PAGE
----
The story behind the scenes

By Fred Steinberg
This item appears on page 54 of the April 2013 issue.
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There has been much discussion of tour-group travel versus independent travel in ITN, as there should be.

Tours are planned for you and usually entail no hassles. They’re safe, and you will see the outstanding tourist attractions. Independent travelers never quite know how the trip will go, and they like it that way. They often get the chance to meet and mix with locals and see spots that are off-limits to tours.

For example, on a business trip to China in the late ’90s, I was taken by a local woman to the hutong where she had lived with her family after moving to Beijing in the early ’80s. These were supposed to be temporary housing for new arrivals.

Busy with dour people and half-dressed children playing in the alleys, the hutong was dreary and dirty and the air held very unappetizing odors. Section after section of cinder-block rooms, each holding a family, were linked around open courtyards containing peat-burning stoves emitting dark fumes from cooking fires. Large latrines were located between groups of housing.

We did not go into any of the rooms, but I went to use a men’s latrine and was stopped by my host, who explained that I would find it repelling and it would embarrass the residents.

Two years later, on another trip, an American colleague asked if I would accompany him on a hutong tour. It bore little relation to my earlier visit.

We were taken in a line of pedicabs through a new section that was clean and relatively uncrowded. We stopped at one apartment that was simple — a small bedroom and bathroom — but nicely furnished. The very pleasant occupants spoke English quite well, served us tea and told us how satisfied they were with their very inexpensive, government-provided apartment.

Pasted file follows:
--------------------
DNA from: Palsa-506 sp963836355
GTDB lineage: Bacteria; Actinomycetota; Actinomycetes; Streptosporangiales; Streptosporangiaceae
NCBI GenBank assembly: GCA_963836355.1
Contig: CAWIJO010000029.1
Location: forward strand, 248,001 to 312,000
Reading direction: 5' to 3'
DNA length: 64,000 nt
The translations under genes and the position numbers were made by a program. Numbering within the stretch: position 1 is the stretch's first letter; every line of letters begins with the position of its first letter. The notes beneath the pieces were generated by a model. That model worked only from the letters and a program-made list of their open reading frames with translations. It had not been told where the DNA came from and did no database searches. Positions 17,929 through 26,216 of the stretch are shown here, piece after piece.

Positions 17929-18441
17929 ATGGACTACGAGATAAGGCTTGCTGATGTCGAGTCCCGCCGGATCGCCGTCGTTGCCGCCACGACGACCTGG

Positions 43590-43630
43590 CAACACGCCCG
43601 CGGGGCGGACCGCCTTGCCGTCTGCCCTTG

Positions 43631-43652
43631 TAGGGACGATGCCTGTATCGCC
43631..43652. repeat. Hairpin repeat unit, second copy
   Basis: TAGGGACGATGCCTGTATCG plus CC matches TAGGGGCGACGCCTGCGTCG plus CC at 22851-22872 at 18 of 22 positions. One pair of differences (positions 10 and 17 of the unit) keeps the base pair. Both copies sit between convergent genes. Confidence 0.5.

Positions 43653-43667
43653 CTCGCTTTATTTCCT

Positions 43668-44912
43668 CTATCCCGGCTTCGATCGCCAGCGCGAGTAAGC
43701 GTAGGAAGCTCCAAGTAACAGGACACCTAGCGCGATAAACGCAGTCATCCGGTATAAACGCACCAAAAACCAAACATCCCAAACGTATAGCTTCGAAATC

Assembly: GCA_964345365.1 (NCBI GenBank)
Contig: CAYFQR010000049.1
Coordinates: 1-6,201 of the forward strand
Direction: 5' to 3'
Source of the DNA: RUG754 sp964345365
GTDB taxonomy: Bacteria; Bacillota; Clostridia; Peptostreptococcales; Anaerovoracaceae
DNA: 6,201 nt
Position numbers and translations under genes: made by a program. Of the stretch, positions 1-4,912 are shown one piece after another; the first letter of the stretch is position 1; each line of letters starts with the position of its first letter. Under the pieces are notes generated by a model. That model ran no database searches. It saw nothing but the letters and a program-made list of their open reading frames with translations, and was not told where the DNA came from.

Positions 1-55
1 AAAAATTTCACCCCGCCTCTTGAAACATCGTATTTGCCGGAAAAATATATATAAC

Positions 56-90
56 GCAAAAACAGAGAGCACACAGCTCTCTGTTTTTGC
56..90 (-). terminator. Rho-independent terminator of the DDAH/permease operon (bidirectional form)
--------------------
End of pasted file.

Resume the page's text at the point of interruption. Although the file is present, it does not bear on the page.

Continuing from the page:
Being a cynic, I wondered but did not ask if they really lived there or came in just to appear for tourists.

Now you know why I prefer independent travel.

FRED STEINBERG
Riverside, CT

Please login or subscribe to ITN to read the entire post.

There has been much discussion of tour-group travel versus independent travel in ITN, as there should be.

Tours are planned for you and usually entail no hassles. They’re safe, and you will see the outstanding tourist attractions. Independent travelers never quite know how the trip will go, and they like it that way. They often get the chance to meet and mix with locals and see spots that are off-limits to tours.

For example, on a business trip to China in the late ’90s, I was taken by a local woman to the hutong where she had lived with her family after moving to Beijing in the early ’80s. These were supposed to be temporary housing for new arrivals.

Busy with dour people and half-dressed children playing in the alleys, the hutong was dreary and dirty and the air held very unappetizing odors. Section after section of cinder-block rooms, each holding a family, were linked around open courtyards containing peat-burning stoves emitting dark fumes from cooking fires. Large latrines were located between groups of housing.

We did not go into any of the rooms, but I went to use a men’s latrine and was stopped by my host, who explained that I would find it repelling and it would embarrass the residents.

Two years later, on another trip, an American colleague asked if I would accompany him on a hutong tour. It bore little relation to my earlier visit.

We were taken in a line of pedicabs through a new section that was clean and relatively uncrowded. We stopped at one apartment that was simple — a small bedroom and bathroom — but nicely furnished. The very pleasant occupants spoke English quite well, served us tea and told us how satisfied they were with their very inexpensive, government-provided apartment.

Being a cynic, I wondered but did not ask if they really lived there or came in just to appear for tourists.

Now you know why I prefer independent travel.

FRED STEINBERG
Riverside, CT